16. “Mr. Parson [sic] the Architect,” Evening Tribune, October 21, 1902, 4.
  17. “Marston Tells More of Trip to NY and Parsons,” The San Diego Union, November 23, 1902, 4. The story of Coulston’s work in San Diego and with City Park is told in Nancy Carol Carter, “Mary B. Coulston: Unsung Planner of Balboa Park,” 58:3 JSDH (Summer 2012), 177-202.
  18. “Parsons will Return to New York on Wednesday,” The San Diego Union, December 2, 1902, 4. Parsons had set wooden stakes to mark tentative roads on the west side of the park and identified places for park entrances.
  19. “Landscape Artist Samuel Parsons, Jr.,” The San Diego Union, November 10, 1902, 6.
  20. “Has Buckled Down to Work,” The San Diego Union, December 24, 1902, 5.
  21. “Here to Superintend City Park Improvements.” Evening Tribune, July 24, 1903, 5. An accompanying photograph portrays Cooke as a well dressed, full-bodied man with an imposing mustache. “Architect Cooke on Way to San Diego,” Evening Tribune, June 9, 1903, 5. Landscape architecture was a newly defined profession at the turn of the twentieth century and terminology for its practitioners was not firmly settled. “Landscape artist” and “landscape gardener” were also used.
  22. George W. Marston, “History of the Parks,” in Carl H. Heilbron, History of San Diego County (San Diego: San Diego Press Club, 1936), 15, 157.
  23. Along with Kate O. Sessions, Townsend Stith Brandegee (1843-1925) was one of the local volunteer plant consultants to Parsons & Company as work on City Park commenced. Elizabeth C. MacPhail, Kate Sessions: Pioneer Horticulturist (San Diego: San Diego Historical Society, 1976), Brandegee had worked as a civil engineer across the American West before devoting his life to botany. He freely offered both his engineering and horticultural expertise to the park project. T.S. and Katharine Brandegee are profiled in Nancy Carol Carter, “The Brandegees Leading Botanists in San Diego,” JSDH 55, no. 4 (Fall 2009), 191-216.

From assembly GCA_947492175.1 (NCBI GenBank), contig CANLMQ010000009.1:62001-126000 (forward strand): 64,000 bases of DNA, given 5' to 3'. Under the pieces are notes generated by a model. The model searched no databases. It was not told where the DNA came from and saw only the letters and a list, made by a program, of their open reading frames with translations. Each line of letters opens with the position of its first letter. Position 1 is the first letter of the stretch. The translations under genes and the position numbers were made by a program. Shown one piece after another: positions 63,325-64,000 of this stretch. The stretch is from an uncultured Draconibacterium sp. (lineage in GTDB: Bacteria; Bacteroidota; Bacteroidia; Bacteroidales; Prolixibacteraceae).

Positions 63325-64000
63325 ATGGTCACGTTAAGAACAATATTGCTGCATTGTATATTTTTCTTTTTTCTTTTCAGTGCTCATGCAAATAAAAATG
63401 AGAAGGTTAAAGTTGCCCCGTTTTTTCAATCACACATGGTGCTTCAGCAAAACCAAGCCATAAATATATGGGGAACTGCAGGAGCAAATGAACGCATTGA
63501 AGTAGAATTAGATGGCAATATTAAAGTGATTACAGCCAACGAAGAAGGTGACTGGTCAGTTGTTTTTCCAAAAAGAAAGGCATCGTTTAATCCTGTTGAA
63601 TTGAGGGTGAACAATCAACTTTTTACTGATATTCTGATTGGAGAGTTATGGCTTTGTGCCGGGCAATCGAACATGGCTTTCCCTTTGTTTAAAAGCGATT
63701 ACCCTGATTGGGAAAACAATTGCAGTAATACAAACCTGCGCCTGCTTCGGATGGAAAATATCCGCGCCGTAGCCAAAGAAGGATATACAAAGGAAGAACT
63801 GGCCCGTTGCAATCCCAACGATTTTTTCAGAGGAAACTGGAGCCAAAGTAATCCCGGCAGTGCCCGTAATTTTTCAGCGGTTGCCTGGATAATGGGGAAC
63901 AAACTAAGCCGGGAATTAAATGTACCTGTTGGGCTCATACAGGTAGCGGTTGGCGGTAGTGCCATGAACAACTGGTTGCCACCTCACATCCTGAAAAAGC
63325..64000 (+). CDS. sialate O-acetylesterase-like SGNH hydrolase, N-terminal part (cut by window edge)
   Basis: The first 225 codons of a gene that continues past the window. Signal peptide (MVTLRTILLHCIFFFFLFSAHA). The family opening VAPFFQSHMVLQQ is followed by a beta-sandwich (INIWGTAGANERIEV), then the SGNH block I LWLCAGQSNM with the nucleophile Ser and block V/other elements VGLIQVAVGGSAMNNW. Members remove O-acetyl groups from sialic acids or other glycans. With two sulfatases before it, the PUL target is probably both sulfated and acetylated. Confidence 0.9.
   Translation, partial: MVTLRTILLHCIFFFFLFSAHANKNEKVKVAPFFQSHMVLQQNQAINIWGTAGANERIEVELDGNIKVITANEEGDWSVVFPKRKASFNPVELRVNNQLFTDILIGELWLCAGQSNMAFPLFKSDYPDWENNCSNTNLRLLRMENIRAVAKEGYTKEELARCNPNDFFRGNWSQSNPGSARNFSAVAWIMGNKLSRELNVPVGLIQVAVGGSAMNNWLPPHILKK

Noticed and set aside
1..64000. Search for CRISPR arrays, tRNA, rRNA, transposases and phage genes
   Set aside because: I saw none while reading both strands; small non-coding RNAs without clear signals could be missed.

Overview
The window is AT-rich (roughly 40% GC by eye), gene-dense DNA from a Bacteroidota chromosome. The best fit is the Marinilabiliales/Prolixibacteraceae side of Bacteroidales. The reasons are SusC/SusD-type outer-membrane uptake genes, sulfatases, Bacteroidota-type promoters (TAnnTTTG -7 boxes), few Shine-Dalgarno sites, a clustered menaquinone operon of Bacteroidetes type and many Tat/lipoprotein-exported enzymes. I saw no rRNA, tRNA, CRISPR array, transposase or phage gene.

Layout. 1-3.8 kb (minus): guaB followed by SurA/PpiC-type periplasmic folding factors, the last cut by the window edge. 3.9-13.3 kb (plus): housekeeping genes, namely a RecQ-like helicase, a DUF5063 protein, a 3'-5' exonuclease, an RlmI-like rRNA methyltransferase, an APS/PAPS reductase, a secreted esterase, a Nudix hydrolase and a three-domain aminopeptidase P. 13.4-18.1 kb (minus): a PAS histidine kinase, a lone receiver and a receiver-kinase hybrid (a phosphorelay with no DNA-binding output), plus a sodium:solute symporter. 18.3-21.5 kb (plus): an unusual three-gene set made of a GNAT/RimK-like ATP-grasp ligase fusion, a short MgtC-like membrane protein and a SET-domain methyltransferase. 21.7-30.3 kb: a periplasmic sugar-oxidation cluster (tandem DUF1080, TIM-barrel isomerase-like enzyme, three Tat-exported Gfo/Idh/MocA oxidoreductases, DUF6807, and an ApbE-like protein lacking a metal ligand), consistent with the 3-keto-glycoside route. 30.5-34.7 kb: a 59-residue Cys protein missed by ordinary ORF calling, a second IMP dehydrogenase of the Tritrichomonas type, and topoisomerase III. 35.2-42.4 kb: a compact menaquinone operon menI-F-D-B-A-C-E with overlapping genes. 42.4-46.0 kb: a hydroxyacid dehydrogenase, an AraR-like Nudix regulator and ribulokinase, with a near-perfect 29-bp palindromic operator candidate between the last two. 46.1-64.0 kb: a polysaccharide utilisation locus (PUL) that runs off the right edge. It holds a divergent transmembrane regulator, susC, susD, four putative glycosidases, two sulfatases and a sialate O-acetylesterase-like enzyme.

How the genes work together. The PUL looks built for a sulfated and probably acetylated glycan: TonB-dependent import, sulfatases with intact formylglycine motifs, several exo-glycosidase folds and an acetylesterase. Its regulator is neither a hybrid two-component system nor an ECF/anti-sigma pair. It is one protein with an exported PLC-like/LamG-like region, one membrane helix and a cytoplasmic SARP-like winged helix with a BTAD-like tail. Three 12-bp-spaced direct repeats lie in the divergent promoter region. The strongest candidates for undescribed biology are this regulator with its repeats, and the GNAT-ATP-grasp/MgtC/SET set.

24. “Chief Forester Pinchot Coming to San Diego,” The San Diego Union, July 28, 1903, 8.
  25. “Architect Cooke Looking Up Trees,” Evening Tribune, August 7, 1903, 5.
  26. Marston, George White Marston, Family Chronicle, 2:22.
  27. “Parsons and Cooke Doing Detail Work for Four Portions of Park,” The San Diego Union, December 26, 1904, 8; “Planting Going on & Oiling of Park Ways Commenced,” The San Diego Union, March 29, 1904, 5. Newspapers tracked Cooke’s progress, describing each new park road, path and planting he completed. The sheer enormity of City Park continued to feed doubt about its development even though Kate O. Sessions had previously made a successful demonstration of City Park’s horticultural potential with her nursery on 36 acres of leased parkland and by planting more than 100 trees per year in the park from 1892 through
  28. “Mr. Cooke Returns,” San Diego Union, August 9, 1903, 5; “Architect Cooke Leaves for the East,” Evening Tribune, August 27, 1903, 5; “Work on Park to be Resumed,” Evening Tribune, December 19, 1903, 7.
  29. “George Cooke Will Make Home Here,” Evening Tribune, January 16, 1907, 5. Balboa Park historian Richard Amero suggests that the San Diego city park commission benefited by cutting out the middleman—Samuel Parsons, Jr.—and hiring Cooke directly for work in City Park. Whether Cooke was made an offer based on this end-run around his partnership with Parsons is unknown, but Amero goes on to describe the ways in which Cooke’s work in the park deviated from the Parsons design. Amero, “Samuel Parsons Finds Xanadu,”  12-13.